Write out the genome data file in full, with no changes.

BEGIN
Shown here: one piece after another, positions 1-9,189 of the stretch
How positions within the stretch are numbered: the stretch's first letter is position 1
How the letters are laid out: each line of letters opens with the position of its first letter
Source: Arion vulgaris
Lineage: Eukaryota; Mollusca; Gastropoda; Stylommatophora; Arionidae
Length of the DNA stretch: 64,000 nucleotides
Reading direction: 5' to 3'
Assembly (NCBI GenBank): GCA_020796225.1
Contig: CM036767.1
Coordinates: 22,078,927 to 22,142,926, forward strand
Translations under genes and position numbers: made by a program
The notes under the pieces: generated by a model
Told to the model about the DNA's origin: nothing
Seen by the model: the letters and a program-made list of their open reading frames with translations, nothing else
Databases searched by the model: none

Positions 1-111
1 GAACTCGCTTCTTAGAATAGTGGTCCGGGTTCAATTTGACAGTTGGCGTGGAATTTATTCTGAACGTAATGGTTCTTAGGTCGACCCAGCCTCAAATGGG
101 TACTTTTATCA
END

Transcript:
Shown here: one piece after another, positions 1-9,189 of the stretch
How positions within the stretch are numbered: the stretch's first letter is position 1
How the letters are laid out: each line of letters opens with the position of its first letter
Source: Arion vulgaris
Lineage: Eukaryota; Mollusca; Gastropoda; Stylommatophora; Arionidae
Length of the DNA stretch: 64,000 nucleotides
Reading direction: 5' to 3'
Assembly (NCBI GenBank): GCA_020796225.1
Contig: CM036767.1
Coordinates: 22,078,927 to 22,142,926, forward strand
Translations under genes and position numbers: made by a program
The notes under the pieces: generated by a model
Told to the model about the DNA's origin: nothing
Seen by the model: the letters and a program-made list of their open reading frames with translations, nothing else
Databases searched by the model: none

Positions 1-111
1 GAACTCGCTTCTTAGAATAGTGGTCCGGGTTCAATTTGACAGTTGGCGTGGAATTTATTCTGAACGTAATGGTTCTTAGGTCGACCCAGCCTCAAATGGG
101 TACTTTTATCA